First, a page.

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Green 5G: 5G's energy-saving strategies

August 2020 | 47 pages | ID: G8F6A3B220ABEN

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This report analyses the ways in which environmental concerns are being factored into 5G rollouts.

It is highly likely that 5G will drive an increase in networks’ consumption, as it enables a growing number of uses, employs new frequency bands and requires increased network density, moving beyond the confines of classic broadband.

That said, a host of initiatives are focused on optimising per-unit consumption levels. This report takes a look at a number of solutions designed to reduce and optimise energy consumption (AI, sleep modes, virtualisation, etc.).

The world’s leading telecom manufacturers, equipment suppliers and operators are working to adopt these energy-saving solutions which, more and more, are being seen as selling points.

This report examines the strategies of some 20 market players, providing a detailed analysis for ten of them.

The report answers the following questions:
  • How will 5G change network consumption?
  • What are the main (current and future) avenues for reducing 5G’s consumption?
  • How are equipment suppliers tackling energy saving issues?
  • Which operators have the greenest strategic plans and most ambitious carbon-neutrality targets?


2.1. Introduction
2.2. Traffic surging on all fronts
2.3. Network topologies highly influenced by spectrum
2.4. Increased network density, key to mapping the rise in consumption
2.5. Core network also affected by increased density
2.6. Development of Massive MIMO
2.7. More transmission sources means more consumption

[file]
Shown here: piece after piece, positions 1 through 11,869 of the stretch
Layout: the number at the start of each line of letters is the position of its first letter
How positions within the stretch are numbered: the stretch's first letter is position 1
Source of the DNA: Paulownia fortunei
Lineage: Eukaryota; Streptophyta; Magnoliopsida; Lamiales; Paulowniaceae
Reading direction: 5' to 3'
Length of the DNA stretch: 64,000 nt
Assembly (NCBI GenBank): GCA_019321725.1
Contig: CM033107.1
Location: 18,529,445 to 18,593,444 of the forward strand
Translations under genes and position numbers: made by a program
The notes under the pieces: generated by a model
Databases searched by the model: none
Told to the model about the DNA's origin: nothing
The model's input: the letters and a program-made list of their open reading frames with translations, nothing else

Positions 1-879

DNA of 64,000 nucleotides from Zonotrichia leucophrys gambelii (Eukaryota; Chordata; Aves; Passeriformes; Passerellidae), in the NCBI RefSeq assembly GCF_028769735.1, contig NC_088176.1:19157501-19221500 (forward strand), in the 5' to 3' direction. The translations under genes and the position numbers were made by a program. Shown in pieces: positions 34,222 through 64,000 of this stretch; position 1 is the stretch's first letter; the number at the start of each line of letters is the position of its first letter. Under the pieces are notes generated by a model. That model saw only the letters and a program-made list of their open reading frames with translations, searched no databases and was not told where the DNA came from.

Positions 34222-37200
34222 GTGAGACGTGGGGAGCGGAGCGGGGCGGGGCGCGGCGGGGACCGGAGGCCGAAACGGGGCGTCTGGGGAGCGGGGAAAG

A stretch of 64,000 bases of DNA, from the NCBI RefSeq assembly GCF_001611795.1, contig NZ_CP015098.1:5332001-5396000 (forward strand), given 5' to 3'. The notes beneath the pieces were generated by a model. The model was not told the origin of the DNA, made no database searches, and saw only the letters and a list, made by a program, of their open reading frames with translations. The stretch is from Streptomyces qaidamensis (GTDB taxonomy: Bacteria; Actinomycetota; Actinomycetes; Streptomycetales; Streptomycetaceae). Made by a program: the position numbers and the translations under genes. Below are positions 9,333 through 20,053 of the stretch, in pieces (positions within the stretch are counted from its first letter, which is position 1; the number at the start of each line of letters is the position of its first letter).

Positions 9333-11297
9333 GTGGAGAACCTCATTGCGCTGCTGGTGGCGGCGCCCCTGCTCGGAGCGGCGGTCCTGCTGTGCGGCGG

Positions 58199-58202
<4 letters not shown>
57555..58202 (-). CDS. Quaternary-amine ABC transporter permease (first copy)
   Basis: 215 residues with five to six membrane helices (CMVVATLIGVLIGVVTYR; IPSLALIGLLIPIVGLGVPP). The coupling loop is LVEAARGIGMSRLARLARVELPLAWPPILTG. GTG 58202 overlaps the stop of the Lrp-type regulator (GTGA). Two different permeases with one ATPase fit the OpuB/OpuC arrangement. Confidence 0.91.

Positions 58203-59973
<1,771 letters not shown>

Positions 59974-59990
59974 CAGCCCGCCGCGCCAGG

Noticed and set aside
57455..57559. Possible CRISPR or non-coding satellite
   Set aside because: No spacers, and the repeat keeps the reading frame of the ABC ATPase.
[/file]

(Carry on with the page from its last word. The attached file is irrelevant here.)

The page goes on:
2.8. 5G performances driving increased energy consumption


3.1. Summary: main paths to reducing energy consumption
3.2. Base stations’ advanced sleep modes
3.3. Reducing massive MIMO systems’ energy consumption
3.4. Role of AI (Machine Learning) in energy saving
3.5. Progress in semiconductors and optimising existing systems
3.6. Replacing old networks’ (2G/3G/4G) equipment
3.7. Flexible spectrum sharing for an efficient transition to 4G/5G
3.8. Access network virtualisation and resource sharing


4.1. Summary: equipment suppliers’ positioning
4.2. Comparison of equipment suppliers’ approach to energy savings
4.3. Summary: operators’ positioning
4.4. How players are positioned on energy consumption.
  China Mobile


Factors behind mobile networks’ increased consumption
  Networks’ energy consumption curve and future scenarios
  Breakdown of a mobile networks’ sources of energy consumption
  5G target performances (IMT-2020)
  Forecast increase in monthly mobile traffic worldwide
  Main pros and cons of the different frequency bands
  How calling networks have evolved to accommodate more complex and demanding uses
  The core network’s evolution
  Comparison of cell vs. massive MIMO coverage
  Progression of MIMO antenna configurations and associated power needs
  Key principles of 5G and how they effect the networks’ energy consumption
Energy savings and optimisation solutions
  Main paths to reducing a network’s energy consumption
  Sleep modes defined in 5G standards
  Implementing an AI-based energy savings mechanism
  Snapshot of equipment suppliers’ solutions using AI to manage sleep modes
  Progression of the size of a 5G base station over the course of its development cycle
  Example of a typical evolution in the different radio technologies frequency bands use
  Comparison of virtualised and non-virtualised radio access network architecture
How players are positioned
  Comparison of how the main equipment suppliers are positioned with respect energy efficiency
  Evolution of Huawei’s active antenna solutions
  Ericsson’s different energy-saving features
  Measures being taken by operators to limit energy consumption
  How operators are position on energy consumption
  Progression of energy consumption (in GWh) by fixed and mobile networks
  Difference between the two 5G services launched by AT&T and impact on network density
  Progression of energy consumption (in GWh) by AT&T fixed and mobile networks
  Coordinated deactivation of frequency bands according to traffic helps reduce electricity consumption
  When traffic is multiplied by 3.5 over consumption remains stable
  Distribution of energy savings across the network
  Evolution of the Vodafone network’s energy consumption

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